In 2020 we continue to feature extraordinary works of writing by recent Ranch guests. Each piece focuses on The Ranch and moments of personal insight, observation, or awareness.
Curved by Julie Kanga
All my adult life, I carried the weight of a thick stone slab. Inherited from my parents, that stone travelled with me from my childhood home to my college dorm, to first and second and third adult apartments, hanging heavily as reminder of how to be. The square-edged tablet bears an engraved verse my pastor spoke over me, a refrain given on post-church afternoons to a pre-teen girl with urgent questions about God and life and being. He and my parents repeated the verse to me: “Trust in the Lord with all your heart, lean not on your own understanding. In all of your ways acknowledge Him, and He will make your path straight.”
It’s little wonder that a Christian girl in small-town Texas would lack confidence. The day before I defended my dissertation, the women at church prayed over me, asking God to speak through me. When I expressed nervousness, they assured me, “Just ask Him for guidance, and He will enact His will. And wear a dress that makes you feel good.” The next day, I defended my dissertation to a committee of three men, my voice sore from pushing it deep into vocal fry. When these three men announced I had passed, there was no cathartic moment. No elation. Only joyless handshakes and a frustration at myself for expecting to feel better after earning the title “Doctor”. I cried, disappointed it didn’t feel better to be done. They saw, signing my manuscript and quickly leaving the room. I finished the 6-year path of my PhD, feeling lost after years of saying “I’ll be happy when…”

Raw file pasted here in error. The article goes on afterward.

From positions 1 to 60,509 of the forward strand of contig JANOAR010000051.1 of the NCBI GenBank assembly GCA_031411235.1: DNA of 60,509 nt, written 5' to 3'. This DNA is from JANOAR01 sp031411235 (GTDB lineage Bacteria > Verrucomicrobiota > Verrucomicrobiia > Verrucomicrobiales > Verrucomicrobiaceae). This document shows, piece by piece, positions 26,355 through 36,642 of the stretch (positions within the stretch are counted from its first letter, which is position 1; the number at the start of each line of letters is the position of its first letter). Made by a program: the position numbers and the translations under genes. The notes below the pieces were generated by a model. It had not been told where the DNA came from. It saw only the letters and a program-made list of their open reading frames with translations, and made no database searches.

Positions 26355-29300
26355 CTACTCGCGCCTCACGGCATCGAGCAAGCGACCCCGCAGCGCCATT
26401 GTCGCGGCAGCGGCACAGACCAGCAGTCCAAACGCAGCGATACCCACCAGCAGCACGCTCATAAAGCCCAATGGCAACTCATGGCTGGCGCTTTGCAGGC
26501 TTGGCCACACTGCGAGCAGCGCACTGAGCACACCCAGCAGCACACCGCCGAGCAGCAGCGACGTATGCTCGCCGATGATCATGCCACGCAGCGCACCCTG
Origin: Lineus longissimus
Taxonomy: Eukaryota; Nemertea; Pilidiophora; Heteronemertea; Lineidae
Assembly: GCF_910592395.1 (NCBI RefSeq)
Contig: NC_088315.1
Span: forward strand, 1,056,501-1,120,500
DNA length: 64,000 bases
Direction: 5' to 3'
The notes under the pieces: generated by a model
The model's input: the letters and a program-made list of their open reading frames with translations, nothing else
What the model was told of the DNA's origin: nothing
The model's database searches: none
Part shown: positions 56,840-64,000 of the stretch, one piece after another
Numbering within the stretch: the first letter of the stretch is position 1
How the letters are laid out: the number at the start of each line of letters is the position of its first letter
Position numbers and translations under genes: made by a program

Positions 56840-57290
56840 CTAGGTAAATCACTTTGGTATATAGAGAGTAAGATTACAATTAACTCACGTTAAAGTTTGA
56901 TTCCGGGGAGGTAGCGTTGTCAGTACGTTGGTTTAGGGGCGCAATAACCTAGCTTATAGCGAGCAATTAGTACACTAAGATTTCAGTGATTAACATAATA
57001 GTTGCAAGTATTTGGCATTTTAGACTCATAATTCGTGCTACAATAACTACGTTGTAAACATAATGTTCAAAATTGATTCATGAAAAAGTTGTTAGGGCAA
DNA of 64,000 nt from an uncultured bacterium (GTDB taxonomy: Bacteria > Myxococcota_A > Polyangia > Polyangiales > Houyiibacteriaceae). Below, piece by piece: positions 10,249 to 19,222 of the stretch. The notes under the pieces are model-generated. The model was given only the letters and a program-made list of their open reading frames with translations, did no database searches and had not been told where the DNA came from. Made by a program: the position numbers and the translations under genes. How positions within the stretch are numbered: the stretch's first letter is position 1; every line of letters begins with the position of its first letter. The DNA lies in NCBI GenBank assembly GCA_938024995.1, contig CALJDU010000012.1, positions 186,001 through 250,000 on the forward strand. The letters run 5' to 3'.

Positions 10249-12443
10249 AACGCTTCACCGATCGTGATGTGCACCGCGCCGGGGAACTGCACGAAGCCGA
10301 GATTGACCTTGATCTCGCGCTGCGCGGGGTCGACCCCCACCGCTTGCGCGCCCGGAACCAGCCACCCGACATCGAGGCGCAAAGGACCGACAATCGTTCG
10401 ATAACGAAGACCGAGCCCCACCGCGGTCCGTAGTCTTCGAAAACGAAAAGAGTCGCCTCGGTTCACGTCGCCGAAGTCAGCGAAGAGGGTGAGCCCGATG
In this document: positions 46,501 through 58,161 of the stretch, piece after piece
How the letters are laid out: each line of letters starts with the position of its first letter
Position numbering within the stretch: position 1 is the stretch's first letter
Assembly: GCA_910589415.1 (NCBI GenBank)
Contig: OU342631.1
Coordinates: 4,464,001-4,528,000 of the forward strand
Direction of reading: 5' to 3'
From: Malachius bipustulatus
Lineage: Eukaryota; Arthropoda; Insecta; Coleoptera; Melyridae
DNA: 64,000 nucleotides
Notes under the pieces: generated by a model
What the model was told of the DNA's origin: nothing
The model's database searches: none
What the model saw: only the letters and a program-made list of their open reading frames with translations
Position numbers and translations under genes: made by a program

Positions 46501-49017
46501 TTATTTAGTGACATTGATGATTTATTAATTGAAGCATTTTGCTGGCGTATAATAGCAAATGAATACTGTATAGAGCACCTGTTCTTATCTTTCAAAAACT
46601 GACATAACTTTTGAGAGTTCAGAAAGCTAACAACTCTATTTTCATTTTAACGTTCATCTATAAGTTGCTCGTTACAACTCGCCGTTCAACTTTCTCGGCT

I decided to aggressively pursue the happiness I wanted to feel. I was great at some kinds of self-care, like healthy eating, exercise, sleep – basically only the types of self-care that help you stay thin. I hadn’t learned how to care for my hurting spirit. I searched “wellness retreat” online and found the Ranch. I called every few days asking for last-minute availability. There was one unsold Villa in two weeks that I could have if no one booked. I took it.
I arrived at the Ranch on the earliest Saturday shuttle, mindfully walking in the quietest pocket of the week. I saw sculptures of the female form arrayed along curving paths. A seated statue of a meditating woman greeted me outside the doors of the mid-morning yoga class. A yogi placed fresh flowers in the natural bowl of her marble lap. The Ranch was my first experience being in the presence of powerful feminine energy, and this energy grew a first, small love for being a woman.
I had always had a complex relationship with femininity. While I was, in fact, very feminine, I had always felt ashamed of my feminine traits. I changed the way I spoke for academia. I called myself overly sensitive for having normal emotions. I cried and hated myself for crying. I played the cool girl who is cool because she acts like a guy. But at the Ranch I saw what it would be like to live in a world that celebrated femininity. I also saw how vulnerable I am to hating femininity, not only for the typical reasons of patriarchal culture, but also because of my lifelong obsession with connecting to God “Himself”. I wanted Him to accept me. I went to Him for guidance. I was constantly thinking about how to please Him. I had lived my entire life with deference towards “God,” while believing that “Goddess” was sacrilege.
Near the end of my week at the Ranch, I walked the curving, curving, curving paths of the labyrinth, communing with the Divine, asking if I was still accepted as my personality and faith have changed. When I prayed, I directed these questions to a divine feminine energy, to a Mother Goddess. I felt Her glow. I felt her pulse and the joyous curl of her presence around me, “Of course, my darling,” She replied, “Always, and just as you are.” I felt Her acceptance, Her guidance, Her pleasure.
When I got home from the Ranch, I put away the sharp lines of square stone that promised a straight path and I replaced it with the curvy figure of a meditating woman, her lap filled with flowers.